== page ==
Expect the unexpected

One of the key principles of defensive driving is to always be on the lookout for potential hazards—and there’s never a lack of hazards! Being cautious (and even a bit paranoid) about the actions of other drivers around you can pay off. 

This means keeping your eyes peeled for things like pedestrians, bicycles, stray deer, and other vehicles, and being prepared to take action if necessary. It goes without saying that stuff like texting on your cell phone or fiddling with directions on Waze is going to prevent you from driving defensively. 

It’s all too easy to get “in the zone” when driving—to be paying partial attention to the road while your mind is drifting off elsewhere. Instead, try to be mindful of everything happening around your vehicle, and in the approaching distance.

You’ll notice that sea of brake lights on the horizon that suggests an accident or traffic slowdown—and you won’t slam on your own brakes when it catches you by surprise.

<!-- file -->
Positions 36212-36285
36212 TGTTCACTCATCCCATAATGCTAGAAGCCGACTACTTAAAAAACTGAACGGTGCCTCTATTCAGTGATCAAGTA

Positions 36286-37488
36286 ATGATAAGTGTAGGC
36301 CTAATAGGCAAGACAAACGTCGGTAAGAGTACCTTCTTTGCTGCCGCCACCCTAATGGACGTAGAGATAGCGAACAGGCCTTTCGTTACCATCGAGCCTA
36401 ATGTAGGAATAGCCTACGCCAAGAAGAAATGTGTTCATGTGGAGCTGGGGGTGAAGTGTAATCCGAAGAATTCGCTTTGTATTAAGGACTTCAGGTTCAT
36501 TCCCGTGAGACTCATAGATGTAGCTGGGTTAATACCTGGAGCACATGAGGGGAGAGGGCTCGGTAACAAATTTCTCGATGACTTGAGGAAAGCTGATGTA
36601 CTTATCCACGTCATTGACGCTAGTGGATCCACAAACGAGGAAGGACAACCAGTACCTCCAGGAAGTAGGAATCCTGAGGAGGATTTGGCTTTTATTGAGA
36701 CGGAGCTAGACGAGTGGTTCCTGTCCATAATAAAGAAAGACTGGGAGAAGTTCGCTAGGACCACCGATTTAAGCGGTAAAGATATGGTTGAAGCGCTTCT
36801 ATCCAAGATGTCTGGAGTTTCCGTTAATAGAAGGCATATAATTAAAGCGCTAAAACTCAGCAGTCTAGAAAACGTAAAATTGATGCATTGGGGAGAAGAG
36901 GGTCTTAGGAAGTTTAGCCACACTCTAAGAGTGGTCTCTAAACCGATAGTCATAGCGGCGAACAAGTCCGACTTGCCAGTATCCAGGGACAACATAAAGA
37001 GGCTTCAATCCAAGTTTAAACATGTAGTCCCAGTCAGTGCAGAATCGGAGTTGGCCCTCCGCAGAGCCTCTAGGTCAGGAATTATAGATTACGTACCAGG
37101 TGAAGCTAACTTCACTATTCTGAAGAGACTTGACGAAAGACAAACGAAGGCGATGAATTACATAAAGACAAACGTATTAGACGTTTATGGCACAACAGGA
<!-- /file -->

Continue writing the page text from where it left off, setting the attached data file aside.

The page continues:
Check your blind spots

A blind spot is an area surrounding your car that you can’t see in your rearview or side mirrors. Every vehicle has at least two blind spots, one on either side.

When you’re driving, it’s important to be aware of cars that might have snuck into your blind spot. That’s an accident waiting to happen. 

  • Make sure that your mirrors are properly adjusted so that you can see as much of the road as possible
  • Always use your turn signals when you’re changing lanes 
  • Check your blind spot before you change lanes, by taking a quick glance over your shoulder